Establishing a Trust in Massachusetts

Many individuals can use a will to pass along their property and name guardians for their children. However, when the assets are substantial enough to trigger state or federal estate taxes, our Boston attorneys advise clients to consider establishing trusts, depending on the situation. A primary reason to use a trust instrument rather than a will is that it saves taxes--money that can then be transferred to heirs.

A trust can have a number of benefits, especially in circumstances involving substantial assets or special needs of heirs.

Another reason that people use trusts is that they provide more control over how the property or money is used by the heirs. A trust can stipulate when and how distributions of assets should be made. It can care for a special needs child, protect an heir with financial or substance abuse problems from creditors, and preserve assets in the event of a beneficiary's divorce. To learn more about the benefits of establishing a trust as a vehicle for transferring your wealth to your heirs, contact us at Taylor, Ganson & Perrin, LLP.

There are many types of trusts, although they can be said to fall into two categories--living trusts established during the testator's lifetime, and testamentary trusts that come into being after a will is probated. Our attorneys work with all types of trusts, tailoring the provisions of the trust instrument to the specific needs and circumstances of our clients. Some of the most popular trusts include:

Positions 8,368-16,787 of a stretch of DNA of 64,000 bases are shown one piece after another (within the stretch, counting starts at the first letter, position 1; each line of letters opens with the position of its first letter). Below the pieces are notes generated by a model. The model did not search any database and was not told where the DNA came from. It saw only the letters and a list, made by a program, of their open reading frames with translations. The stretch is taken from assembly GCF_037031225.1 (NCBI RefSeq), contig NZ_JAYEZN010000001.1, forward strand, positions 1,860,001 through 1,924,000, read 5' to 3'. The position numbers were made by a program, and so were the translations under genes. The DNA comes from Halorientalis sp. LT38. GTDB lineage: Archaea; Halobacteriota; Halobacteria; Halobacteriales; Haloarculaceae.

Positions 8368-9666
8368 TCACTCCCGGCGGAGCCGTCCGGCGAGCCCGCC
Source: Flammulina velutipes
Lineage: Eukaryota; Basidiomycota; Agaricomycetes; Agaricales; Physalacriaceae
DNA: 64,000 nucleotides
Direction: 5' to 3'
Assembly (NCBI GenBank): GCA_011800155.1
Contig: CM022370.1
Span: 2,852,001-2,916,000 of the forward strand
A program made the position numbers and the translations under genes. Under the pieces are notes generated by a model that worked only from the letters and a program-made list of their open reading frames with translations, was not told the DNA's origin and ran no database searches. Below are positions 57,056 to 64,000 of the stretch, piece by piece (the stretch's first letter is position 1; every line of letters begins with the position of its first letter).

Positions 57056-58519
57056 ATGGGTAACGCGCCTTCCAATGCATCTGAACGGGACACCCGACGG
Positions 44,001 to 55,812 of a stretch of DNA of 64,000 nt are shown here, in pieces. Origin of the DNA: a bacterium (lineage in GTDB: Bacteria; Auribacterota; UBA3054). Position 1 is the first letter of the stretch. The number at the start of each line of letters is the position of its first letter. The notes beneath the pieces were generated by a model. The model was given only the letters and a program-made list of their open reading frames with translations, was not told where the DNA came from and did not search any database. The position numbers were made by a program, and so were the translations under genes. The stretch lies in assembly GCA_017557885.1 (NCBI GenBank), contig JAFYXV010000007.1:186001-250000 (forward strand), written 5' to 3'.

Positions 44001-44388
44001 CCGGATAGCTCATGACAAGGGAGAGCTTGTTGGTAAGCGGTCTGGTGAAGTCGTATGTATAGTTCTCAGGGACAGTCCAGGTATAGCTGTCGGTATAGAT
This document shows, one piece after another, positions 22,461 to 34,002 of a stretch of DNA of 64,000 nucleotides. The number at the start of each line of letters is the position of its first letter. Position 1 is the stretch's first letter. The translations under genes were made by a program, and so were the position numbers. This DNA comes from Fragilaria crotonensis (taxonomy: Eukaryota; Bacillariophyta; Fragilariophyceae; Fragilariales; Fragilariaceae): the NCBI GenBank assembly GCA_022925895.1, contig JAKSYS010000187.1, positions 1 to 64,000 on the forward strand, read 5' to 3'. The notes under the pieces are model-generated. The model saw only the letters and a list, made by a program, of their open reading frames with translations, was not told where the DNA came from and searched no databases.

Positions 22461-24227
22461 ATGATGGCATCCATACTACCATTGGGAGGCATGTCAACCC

• Revocable living trusts in effect during the grantor's lifetime, with the assets that would have been transferred in a will funding the trust. These can be revoked at any time. These trusts avoid the time and cost of probate, providing for a faster distribution of assets.
  • Irrevocable living trusts require that the grantor part with all control over the assets in the trust, including the right to change the provisions of the trust. These types of trusts usually convey greater tax advantages than revocable living trusts, and can be used to achieve a number of financial and family goals.
  • Qualified personal residence trusts are appropriate for individuals who own substantial property. This type of trust allows the grantor to use the property, and then pass it along to heirs before death with a value set at the establishment of the trust, avoiding tax on the appreciated value.
  • Grantor retained annuity trusts are similar to qualified personal residence trusts in that they benefit the grantor during his or her lifetime, with only the original value of the funds taxed when the assets are transferred to beneficiaries.

To discuss establishing a trust that meets your family and financial needs, contact our Boston law firm, Taylor, Ganson & Perrin, LLP.

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